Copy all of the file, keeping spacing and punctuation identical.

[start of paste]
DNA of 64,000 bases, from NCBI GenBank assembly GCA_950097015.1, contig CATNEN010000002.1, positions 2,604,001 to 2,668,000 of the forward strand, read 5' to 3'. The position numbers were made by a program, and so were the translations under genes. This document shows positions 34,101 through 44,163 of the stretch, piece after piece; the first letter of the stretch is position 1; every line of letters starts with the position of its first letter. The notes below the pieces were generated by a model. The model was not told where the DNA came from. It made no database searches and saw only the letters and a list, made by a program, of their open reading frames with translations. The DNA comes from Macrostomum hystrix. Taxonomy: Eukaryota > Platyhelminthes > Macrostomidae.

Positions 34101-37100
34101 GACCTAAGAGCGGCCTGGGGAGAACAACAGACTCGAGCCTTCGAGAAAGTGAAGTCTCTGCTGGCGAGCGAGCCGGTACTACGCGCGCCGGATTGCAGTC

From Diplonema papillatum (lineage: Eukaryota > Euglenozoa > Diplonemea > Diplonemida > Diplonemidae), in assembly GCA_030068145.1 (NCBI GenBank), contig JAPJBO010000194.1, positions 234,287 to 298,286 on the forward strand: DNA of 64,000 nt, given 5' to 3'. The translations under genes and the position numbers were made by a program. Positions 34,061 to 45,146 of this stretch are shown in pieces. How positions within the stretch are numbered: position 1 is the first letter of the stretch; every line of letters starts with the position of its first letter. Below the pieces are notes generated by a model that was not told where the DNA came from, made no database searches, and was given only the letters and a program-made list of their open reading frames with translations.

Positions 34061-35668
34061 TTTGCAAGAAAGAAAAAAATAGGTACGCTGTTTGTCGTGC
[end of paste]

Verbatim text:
DNA of 64,000 bases, from NCBI GenBank assembly GCA_950097015.1, contig CATNEN010000002.1, positions 2,604,001 to 2,668,000 of the forward strand, read 5' to 3'. The position numbers were made by a program, and so were the translations under genes. This document shows positions 34,101 through 44,163 of the stretch, piece after piece; the first letter of the stretch is position 1; every line of letters starts with the position of its first letter. The notes below the pieces were generated by a model. The model was not told where the DNA came from. It made no database searches and saw only the letters and a list, made by a program, of their open reading frames with translations. The DNA comes from Macrostomum hystrix. Taxonomy: Eukaryota > Platyhelminthes > Macrostomidae.

Positions 34101-37100
34101 GACCTAAGAGCGGCCTGGGGAGAACAACAGACTCGAGCCTTCGAGAAAGTGAAGTCTCTGCTGGCGAGCGAGCCGGTACTACGCGCGCCGGATTGCAGTC

From Diplonema papillatum (lineage: Eukaryota > Euglenozoa > Diplonemea > Diplonemida > Diplonemidae), in assembly GCA_030068145.1 (NCBI GenBank), contig JAPJBO010000194.1, positions 234,287 to 298,286 on the forward strand: DNA of 64,000 nt, given 5' to 3'. The translations under genes and the position numbers were made by a program. Positions 34,061 to 45,146 of this stretch are shown in pieces. How positions within the stretch are numbered: position 1 is the first letter of the stretch; every line of letters starts with the position of its first letter. Below the pieces are notes generated by a model that was not told where the DNA came from, made no database searches, and was given only the letters and a program-made list of their open reading frames with translations.

Positions 34061-35668
34061 TTTGCAAGAAAGAAAAAAATAGGTACGCTGTTTGTCGTGC